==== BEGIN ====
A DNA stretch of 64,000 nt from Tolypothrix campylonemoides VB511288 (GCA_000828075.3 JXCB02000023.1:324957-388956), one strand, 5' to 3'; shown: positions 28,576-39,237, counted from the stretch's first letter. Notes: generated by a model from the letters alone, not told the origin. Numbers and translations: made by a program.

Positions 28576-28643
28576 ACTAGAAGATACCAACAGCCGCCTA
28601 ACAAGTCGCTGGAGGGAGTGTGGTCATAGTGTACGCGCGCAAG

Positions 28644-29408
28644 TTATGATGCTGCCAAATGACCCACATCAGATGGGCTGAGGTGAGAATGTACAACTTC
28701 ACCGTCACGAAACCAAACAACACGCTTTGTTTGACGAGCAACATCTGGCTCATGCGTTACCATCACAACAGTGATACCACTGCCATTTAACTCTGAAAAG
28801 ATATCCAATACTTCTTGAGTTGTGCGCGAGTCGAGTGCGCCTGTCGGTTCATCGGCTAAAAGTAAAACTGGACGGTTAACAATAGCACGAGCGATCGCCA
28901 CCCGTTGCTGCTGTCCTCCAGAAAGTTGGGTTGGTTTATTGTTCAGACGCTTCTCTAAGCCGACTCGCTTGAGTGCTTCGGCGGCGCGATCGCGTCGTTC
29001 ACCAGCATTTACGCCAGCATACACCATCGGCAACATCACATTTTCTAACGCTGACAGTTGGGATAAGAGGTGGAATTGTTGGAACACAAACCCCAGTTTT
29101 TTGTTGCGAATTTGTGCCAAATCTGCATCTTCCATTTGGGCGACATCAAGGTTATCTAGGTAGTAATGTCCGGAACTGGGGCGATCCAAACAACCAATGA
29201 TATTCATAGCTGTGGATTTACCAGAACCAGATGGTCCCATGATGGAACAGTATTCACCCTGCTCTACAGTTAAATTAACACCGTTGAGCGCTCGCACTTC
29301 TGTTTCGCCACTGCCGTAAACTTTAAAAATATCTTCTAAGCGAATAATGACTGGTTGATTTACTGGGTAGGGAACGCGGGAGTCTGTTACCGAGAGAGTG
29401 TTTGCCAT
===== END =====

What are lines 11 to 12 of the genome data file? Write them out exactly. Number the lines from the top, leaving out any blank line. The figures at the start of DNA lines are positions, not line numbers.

29101 TTGTTGCGAATTTGTGCCAAATCTGCATCTTCCATTTGGGCGACATCAAGGTTATCTAGGTAGTAATGTCCGGAACTGGGGCGATCCAAACAACCAATGA
29201 TATTCATAGCTGTGGATTTACCAGAACCAGATGGTCCCATGATGGAACAGTATTCACCCTGCTCTACAGTTAAATTAACACCGTTGAGCGCTCGCACTTC